Does this pic make me look qualified to write about motherhood?
Earlier this year, a friend emailed me with a link to an open call for writers and a note:
“Thought of you. I think they could use a different mom and family perspective.”
The link took me to Austin Moms Blog. Say whaaaaaaat?
A mommy blogger? I smirked. I was skeptical to say the least. Mostly because as a stepmama, I struggle on the daily with feeling like a legit parent. Even though I’ve watched our twins grow from preschoolers to nearly third-graders, it’s still hard to believe I’m in charge of little people sometimes.
And then, when it sunk in that this friend actually thought of ME when she saw “mother” and “writer” in the same sentence, I was kind of flattered. As a bonus mama, it’s easy to feel vastly underqualified to raise not one, but two small humans you didn’t birth yourself. But then again, what makes one qualified, really? Compassion. Patience. A sense of humor. Intense adoration for their father. Not a bad place to start, eh?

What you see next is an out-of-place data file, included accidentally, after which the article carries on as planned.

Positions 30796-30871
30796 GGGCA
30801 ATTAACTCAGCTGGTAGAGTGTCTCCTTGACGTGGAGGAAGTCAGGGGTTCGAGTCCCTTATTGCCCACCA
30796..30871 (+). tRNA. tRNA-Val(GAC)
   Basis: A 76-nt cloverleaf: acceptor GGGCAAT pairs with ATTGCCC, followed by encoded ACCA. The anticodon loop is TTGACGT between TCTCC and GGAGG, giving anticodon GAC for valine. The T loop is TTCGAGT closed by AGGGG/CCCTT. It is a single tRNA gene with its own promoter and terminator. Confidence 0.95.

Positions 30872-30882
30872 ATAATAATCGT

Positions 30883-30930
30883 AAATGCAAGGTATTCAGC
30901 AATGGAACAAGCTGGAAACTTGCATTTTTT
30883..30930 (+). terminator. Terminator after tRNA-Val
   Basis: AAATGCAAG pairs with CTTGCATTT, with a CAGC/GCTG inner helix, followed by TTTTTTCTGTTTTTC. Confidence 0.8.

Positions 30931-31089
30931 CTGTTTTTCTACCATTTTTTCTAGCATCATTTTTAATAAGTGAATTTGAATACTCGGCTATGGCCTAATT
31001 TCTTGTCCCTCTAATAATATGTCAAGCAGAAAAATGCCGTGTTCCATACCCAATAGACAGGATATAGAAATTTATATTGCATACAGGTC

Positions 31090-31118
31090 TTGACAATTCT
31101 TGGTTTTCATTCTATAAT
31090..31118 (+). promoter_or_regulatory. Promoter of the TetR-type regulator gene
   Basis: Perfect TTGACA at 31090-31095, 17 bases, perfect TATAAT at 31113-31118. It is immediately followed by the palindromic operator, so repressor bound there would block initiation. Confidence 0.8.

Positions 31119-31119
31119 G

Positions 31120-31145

After all, many women are made mothers by children who were borne not from their wombs, but from their hearts.
The more I thought about my friend’s suggestion, the more I felt confident that I could offer at least some skeptical stepmoms or frustrated bio moms a positive perspective on blended families.
So I waited two weeks. And then I gave myself a pep talk and I applied. I submitted writing samples like this one. And this one. And then two weeks later, I thought the blog’s co-founder had the wrong number when she called and asked to speak to me.
Friends, I’m totally honored (and intimidated) to have been chosen to share my adventures in parenthood with other mothers. And it doesn’t matter how you became one – because what I’ve come to understand is that we’re all just learning as we go.
So now you can find me at Austin Moms Blog! Weeeeeeeird. Will you humor me and read along?